It all started during my last semester at FSU as an English major. I had just left a lecture on how memes are the future when I passed the College of Business. I sat down outside and ate a smushed backpack granola bar and listened to the throng of business majors networking. They said things like, “... counterproductive to overhead reduction policy…” and “... who is that sweaty boy eating oats alone?” After hearing a few dudes in ill-fitting sports coats misquote Malcolm Gladwell books, I approached them and started saying words like “team-building” and “analysis.” I asked them to add me on LinkedIn as a joke and walked away snickering, having totally fucking pranked ‘em.
Two days later, I got a message from Jacob, one of the guys I networked with. He told me his uncle worked for Google and needed to fill a position, and that I was perfect for the job. When I flew out to see what the position was, they made me CEO.
At first I was afraid I would crash and burn in a single day, but as I walked around the colorful Googleplex, I noticed things that began to set me at ease. One programmer was writing the words “EROTIC BING FAN ART” on a Smart Board, and I saw an intern passed out on a bean bag chair with forties duct-taped to their hands. At our first board meeting, I entered the room through a door so small you have to crawl through it. When the board asked what we were going to focus on this quarter, I simply told them to “cook them books” and “crunch the numbers.” I avoided more complicated lines of questioning by shouting into a Bluetooth headset at an assistant named Sheila who does not exist.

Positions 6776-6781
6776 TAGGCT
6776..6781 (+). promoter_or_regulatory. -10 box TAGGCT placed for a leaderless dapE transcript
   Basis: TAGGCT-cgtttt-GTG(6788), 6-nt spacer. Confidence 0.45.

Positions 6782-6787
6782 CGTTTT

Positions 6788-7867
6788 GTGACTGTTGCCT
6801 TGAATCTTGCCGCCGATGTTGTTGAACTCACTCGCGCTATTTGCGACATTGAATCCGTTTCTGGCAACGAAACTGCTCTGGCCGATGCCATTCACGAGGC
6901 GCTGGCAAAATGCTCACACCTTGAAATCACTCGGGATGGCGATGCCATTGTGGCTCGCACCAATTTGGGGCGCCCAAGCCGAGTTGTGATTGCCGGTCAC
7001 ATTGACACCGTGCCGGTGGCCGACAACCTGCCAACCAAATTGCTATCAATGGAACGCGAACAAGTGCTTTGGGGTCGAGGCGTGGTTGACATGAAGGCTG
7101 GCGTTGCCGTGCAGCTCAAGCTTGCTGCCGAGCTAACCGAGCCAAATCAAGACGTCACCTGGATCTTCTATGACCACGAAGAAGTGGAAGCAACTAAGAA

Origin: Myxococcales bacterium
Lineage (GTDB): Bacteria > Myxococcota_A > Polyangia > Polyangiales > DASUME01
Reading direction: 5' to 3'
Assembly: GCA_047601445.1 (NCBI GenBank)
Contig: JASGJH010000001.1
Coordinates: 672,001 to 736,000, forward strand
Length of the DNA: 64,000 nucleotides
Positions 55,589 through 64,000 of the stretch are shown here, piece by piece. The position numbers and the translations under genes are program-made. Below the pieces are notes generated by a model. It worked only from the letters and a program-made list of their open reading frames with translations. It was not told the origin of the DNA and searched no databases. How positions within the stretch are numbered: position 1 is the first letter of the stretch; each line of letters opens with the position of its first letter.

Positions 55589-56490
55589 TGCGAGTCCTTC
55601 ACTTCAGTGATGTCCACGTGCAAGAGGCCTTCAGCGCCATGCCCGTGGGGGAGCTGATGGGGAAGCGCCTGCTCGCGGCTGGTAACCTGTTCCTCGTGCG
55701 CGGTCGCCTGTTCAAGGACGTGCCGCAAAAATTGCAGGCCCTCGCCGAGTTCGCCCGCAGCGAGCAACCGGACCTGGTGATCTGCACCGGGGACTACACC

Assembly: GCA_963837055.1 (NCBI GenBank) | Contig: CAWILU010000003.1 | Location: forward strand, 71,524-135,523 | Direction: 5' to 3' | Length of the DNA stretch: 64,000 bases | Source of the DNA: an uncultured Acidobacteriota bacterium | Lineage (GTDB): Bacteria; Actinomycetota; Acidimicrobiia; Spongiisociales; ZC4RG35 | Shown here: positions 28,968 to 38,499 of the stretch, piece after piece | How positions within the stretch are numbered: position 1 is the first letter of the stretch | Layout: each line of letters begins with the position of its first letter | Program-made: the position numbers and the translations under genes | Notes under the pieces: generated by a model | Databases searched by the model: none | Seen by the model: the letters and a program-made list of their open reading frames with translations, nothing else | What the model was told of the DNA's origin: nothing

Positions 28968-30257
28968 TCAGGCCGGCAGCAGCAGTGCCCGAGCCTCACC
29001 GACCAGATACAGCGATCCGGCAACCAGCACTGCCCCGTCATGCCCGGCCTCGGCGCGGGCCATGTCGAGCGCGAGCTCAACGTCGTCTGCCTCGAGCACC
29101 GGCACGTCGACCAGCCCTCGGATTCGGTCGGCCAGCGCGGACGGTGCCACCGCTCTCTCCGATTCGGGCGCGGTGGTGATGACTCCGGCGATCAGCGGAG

It’s been 3 months since I was made CEO and honestly, I’m fucking crushing it. I told the Android team to “pump up the vectors” and there was a 34% increase in overall productivity. All I had to do last week was hand a group of tense programmers a Bop-It Extreme and whisper “synergize” at them. When I looked around the office yesterday and saw grown-ass adults sliding into their cubicles and putting Baja Blast in a French press, I realized that my English degree had actually prepared me for this perfectly.